Dodge, Duck, Dip, Dive, and… Dodge
I said before that the plays you act out don’t come with any dialogue, and that’s actually a good thing; you won’t have time to see it with all the dodging you’re going to be doing. The residents of Rainsdowne are apparently all very rude spectators, and they throw items like bottles, paper airplanes, tomatoes, rocks, and fish on stage at your actors during their performance. The dodging mechanics are extremely simple; hit the left button to have orange dodge, and the right to have blue dodge. The controls are simple, but executing them… dang. Sometimes the items are being thrown so fast and furious that I found it pretty much impossible to dodge everything, which got a little frustrating. The more you get hit, the more things get thrown and the more people leave the theatre. If everyone leaves, the show’s over and you don’t get any money. Adding to the challenge and/or frustration, every item thrown has a different behavior. Fish bounce after being thrown, for instance, so both characters will need to dodge it. It’s a fun idea at its core, but it’s set up so that if you make a few mistakes it gets almost impossible to recover. I suppose that’s life in the theatre, but still. It doesn’t make for a great game experience.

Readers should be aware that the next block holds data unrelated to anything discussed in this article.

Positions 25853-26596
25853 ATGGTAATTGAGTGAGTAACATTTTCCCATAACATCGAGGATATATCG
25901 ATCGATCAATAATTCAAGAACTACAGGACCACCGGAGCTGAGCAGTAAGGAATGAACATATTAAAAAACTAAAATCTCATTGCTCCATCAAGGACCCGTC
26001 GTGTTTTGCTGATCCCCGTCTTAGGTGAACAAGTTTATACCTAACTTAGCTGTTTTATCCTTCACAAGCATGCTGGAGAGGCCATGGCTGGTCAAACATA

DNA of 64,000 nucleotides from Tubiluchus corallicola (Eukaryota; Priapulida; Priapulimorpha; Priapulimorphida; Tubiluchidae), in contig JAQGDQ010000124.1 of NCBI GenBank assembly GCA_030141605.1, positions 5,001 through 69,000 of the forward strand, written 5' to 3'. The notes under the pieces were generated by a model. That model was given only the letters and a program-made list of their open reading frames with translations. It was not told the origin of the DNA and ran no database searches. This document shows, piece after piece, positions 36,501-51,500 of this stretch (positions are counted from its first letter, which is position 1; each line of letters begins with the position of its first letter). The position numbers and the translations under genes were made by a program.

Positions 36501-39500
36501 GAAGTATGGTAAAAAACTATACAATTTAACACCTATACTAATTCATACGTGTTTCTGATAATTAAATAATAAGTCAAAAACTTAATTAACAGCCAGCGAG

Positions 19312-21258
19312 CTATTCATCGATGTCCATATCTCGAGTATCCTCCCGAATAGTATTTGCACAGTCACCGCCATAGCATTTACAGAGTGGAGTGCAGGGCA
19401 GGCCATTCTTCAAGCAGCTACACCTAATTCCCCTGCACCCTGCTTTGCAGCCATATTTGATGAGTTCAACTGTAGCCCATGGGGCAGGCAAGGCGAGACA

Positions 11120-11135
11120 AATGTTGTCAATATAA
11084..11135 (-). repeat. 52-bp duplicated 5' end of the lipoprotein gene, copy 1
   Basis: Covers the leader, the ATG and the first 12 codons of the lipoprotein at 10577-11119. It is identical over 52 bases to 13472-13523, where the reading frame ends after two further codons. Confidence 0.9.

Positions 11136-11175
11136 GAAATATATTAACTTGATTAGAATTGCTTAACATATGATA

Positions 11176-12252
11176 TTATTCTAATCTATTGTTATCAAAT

Games Aren’t Just One Game Anymore
In addition to running your own theatre, you can also run around town and participate in other activities to get money. You can go to a night club and sing, you can play a cannon-shooting game, participate in a pretty neat card game tournament, and perform fight scenes in another club. And, like all blockbusters nowadays, it even has a fishing mini game! Pretty much everything but the card game is rhythm or timing-based, so if you don’t have any rhythm like a certain reviewer get ready for some challenges. Playing these games will reward players with things like money and new idea cards. You can use the money to buy things like costumes, the aforementioned hints for story ideas, and even some idea cards. Really, everything in this game is about getting more idea cards.
The Rainsdowne Players adopts a very minimalist aesthetic for its graphical style. Everything is lovingly rendered in 8-bit pixels, from the charming and endearing character models to the surprisingly detailed backgrounds. I can’t say that it’s the best-looking game I’ve ever played, but the graphics really add to the game’s light, fun atmosphere. The soundtrack is likewise minimalist but nonetheless expertly executed. The music is active during performances, and slower when adventuring around town. Overall, the game’s art direction does a lot with a little.
There aren’t any touch or motion controls in The Rainsdowne Players, so you can play it however you prefer. I didn’t really see any difference whether playing it docked or undocked, with a Joycon or a Pro. The dodging sequences’ challenge was either easy enough that I could keep up no matter which controller I chose, or so fast that it didn’t seem to matter what I did.
TL;DR: Light, fun adventure/simulation game.